“Timbuktu,” the Oscar-nominated foreign-langue film from Mauritania, is set outside Timbuktu, a place long associated with exotic adventure. But here it’s occupied by Islamist forces, as it was from early 2012 until 2013 before French and Malian troops pushed them out.
The pedigree of Oscar-winning screenwriter William Goldman notwithstanding, “Wild Card,” a remake of the writer’s 1986 “Heat” based on his novel of the same name, is an unsatisfying mishmash of action movie, unlikely-buddy flick and meditation on the scourge of gambling. At times, it recalls “The Gambler” (another recent disappointment, and also a remake); at others, “The Equalizer,” and at others, any number of moody, seedy Vegas-themed films.
“Inspired by a true incident” per the opening credits, the screenplay by Binder paints a broad but credible portrait of a fractured family living on opposite sides of L.A.’s racial barrier, with Elliot carousing around his massive suburban mansion while Rowena shelters relatives in a Compton abode across the street from a crack den.
On Tuesday, Sling TV will start opening the service to those who had requested invites. A full launch is expected in about two weeks.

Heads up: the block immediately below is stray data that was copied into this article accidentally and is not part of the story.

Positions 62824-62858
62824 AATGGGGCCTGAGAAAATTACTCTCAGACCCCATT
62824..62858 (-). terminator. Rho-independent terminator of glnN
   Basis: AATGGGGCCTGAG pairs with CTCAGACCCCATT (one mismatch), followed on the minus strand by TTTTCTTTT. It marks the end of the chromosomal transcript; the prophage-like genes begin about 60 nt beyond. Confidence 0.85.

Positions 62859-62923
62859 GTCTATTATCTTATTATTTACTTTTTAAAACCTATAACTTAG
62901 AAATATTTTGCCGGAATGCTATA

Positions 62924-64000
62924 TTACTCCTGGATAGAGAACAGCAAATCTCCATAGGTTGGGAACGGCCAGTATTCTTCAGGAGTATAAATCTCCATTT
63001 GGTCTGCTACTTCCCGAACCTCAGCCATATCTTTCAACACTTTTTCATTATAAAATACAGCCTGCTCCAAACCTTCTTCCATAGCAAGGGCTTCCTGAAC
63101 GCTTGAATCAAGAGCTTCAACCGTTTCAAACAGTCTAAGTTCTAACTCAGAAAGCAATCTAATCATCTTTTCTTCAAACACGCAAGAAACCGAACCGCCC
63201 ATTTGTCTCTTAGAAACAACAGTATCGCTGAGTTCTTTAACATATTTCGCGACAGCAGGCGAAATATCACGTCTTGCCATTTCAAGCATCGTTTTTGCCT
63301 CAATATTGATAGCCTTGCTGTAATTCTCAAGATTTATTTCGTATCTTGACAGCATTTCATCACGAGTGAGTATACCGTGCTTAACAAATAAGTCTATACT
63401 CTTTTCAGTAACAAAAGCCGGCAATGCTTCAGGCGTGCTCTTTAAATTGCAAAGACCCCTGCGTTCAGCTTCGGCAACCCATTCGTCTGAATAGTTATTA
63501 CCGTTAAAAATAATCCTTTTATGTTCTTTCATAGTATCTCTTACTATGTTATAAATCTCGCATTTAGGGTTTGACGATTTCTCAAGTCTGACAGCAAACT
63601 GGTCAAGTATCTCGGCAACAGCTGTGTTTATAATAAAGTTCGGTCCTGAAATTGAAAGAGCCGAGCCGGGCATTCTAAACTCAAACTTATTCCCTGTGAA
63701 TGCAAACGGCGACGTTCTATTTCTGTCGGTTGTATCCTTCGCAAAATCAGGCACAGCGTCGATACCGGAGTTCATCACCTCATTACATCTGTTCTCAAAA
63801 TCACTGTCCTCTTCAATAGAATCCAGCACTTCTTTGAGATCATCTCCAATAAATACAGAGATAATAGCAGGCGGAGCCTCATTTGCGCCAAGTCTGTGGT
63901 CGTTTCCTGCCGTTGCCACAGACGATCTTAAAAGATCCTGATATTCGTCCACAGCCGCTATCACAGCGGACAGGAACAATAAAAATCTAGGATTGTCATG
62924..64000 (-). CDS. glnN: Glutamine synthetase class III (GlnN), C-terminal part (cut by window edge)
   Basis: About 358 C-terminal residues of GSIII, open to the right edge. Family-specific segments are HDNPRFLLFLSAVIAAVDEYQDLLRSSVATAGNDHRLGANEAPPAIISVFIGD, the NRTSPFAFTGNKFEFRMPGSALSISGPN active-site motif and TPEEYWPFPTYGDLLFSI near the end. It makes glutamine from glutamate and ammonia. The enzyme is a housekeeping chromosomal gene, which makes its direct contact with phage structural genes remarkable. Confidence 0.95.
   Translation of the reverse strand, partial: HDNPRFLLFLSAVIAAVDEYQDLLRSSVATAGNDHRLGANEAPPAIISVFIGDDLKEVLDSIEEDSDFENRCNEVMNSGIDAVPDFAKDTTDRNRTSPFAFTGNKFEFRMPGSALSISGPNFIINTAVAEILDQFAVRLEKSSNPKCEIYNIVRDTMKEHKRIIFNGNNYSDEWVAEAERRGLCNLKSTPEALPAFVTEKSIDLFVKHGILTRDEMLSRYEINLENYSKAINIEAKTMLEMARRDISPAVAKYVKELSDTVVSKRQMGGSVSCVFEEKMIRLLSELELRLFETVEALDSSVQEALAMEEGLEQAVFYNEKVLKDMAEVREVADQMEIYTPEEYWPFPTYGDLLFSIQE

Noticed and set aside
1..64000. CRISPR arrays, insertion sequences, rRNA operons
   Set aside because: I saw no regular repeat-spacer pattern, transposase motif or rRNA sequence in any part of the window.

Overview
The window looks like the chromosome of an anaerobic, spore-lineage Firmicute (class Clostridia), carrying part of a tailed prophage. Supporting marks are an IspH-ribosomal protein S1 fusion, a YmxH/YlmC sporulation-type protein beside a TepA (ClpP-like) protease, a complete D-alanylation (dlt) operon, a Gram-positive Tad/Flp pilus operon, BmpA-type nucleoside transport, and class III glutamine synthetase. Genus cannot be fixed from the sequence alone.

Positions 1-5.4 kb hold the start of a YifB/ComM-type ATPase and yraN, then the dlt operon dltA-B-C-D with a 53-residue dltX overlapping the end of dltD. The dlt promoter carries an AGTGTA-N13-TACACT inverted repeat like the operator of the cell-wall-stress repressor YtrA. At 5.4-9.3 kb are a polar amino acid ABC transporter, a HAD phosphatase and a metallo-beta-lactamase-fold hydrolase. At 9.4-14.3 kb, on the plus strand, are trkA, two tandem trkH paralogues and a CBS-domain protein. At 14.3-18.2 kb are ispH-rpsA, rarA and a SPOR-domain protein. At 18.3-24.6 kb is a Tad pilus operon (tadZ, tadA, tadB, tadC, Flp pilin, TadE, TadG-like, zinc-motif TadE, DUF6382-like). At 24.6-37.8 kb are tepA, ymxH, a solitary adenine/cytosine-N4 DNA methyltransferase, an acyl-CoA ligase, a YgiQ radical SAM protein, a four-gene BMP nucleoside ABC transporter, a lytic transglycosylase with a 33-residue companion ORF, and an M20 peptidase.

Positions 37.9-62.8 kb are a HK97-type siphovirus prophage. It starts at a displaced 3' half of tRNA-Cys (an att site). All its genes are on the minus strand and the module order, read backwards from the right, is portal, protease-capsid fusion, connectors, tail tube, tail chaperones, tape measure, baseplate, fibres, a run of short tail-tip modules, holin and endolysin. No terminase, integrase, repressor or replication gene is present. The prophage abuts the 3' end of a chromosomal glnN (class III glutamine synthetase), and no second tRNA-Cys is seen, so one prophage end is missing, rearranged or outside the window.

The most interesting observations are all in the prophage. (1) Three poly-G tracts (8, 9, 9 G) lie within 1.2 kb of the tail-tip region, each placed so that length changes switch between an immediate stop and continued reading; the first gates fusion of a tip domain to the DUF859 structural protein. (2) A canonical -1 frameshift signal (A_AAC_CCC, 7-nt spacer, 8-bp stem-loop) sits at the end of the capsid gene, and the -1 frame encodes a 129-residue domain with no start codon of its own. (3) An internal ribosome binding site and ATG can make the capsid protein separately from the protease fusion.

“Actors love this movie for showing the courage actors have to kind of go out there and lay it on the line,” ”Birdman” star Michael Keaton said backstage at the SAG Awards. He accepted the best ensemble award with his co-stars including Emma Stone, Edward Norton and Zach Galifianakis.
“I was thinking of these movies from when I was a teenager in the ’80s, almost like a subgenre of movies of people who get taken out of their comfortable lives and put into sort of strange environments,” said Baumbach
“Cake,” in which Jennifer Aniston plays a bitterly grieving, caustically acerbic and chronically pained Los Angeles woman, belongs to a contrived kind of low-budget movie — drab and depressed, but predictably poignant — just as artificial as any blockbuster convention.
“Mortdecai” is based on the first in a series of irreverent comic novels by Kyril Bonfiglioli, a British author of Italian and Slovenian heritage. Published in the 1970s, the books chronicle the amoral antics of aristocratic British art dealer Lord Charlie Mortdecai (Depp), who is aided on his drink-sodden adventures by his thuggish but resourceful and sexually irresistible manservant Jock Strapp (Paul Bettany).
Set in an unidentified section of Southern California, the movie finds literature teacher Claire Peterson (Lopez) separated from her husband for almost a year but not quite ready to move on, however much her best friend/sassy vice principal (Kristin Chenoweth) urges her to do so.